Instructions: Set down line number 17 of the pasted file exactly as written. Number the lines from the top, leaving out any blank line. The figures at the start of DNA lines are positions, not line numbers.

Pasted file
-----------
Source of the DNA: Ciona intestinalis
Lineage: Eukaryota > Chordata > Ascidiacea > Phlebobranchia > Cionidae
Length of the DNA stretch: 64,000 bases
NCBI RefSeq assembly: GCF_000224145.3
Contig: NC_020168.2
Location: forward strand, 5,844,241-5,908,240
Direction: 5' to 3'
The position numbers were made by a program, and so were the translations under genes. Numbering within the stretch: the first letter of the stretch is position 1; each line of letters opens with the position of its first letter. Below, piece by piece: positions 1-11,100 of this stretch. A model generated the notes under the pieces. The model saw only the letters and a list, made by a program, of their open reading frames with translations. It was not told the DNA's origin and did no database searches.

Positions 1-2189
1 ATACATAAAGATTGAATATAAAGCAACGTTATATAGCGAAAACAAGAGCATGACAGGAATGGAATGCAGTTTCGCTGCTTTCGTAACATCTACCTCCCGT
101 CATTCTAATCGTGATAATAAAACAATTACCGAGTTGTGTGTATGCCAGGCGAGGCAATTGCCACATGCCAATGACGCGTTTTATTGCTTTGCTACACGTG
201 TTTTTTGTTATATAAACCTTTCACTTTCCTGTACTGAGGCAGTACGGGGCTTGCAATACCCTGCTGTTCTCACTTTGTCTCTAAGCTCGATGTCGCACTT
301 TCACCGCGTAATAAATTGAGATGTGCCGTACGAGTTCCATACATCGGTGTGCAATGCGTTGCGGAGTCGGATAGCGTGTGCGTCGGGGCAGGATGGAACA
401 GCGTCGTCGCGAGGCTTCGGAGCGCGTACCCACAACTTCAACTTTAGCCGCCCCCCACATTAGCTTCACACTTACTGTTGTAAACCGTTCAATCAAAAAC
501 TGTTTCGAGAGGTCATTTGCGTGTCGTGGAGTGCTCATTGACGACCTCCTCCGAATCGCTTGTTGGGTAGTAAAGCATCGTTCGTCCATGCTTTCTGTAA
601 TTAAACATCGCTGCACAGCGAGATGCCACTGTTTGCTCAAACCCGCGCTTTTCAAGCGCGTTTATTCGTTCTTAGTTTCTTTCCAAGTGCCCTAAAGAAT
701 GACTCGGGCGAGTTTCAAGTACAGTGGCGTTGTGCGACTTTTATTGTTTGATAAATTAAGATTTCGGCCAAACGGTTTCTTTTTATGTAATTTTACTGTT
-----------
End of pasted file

701 GACTCGGGCGAGTTTCAAGTACAGTGGCGTTGTGCGACTTTTATTGTTTGATAAATTAAGATTTCGGCCAAACGGTTTCTTTTTATGTAATTTTACTGTT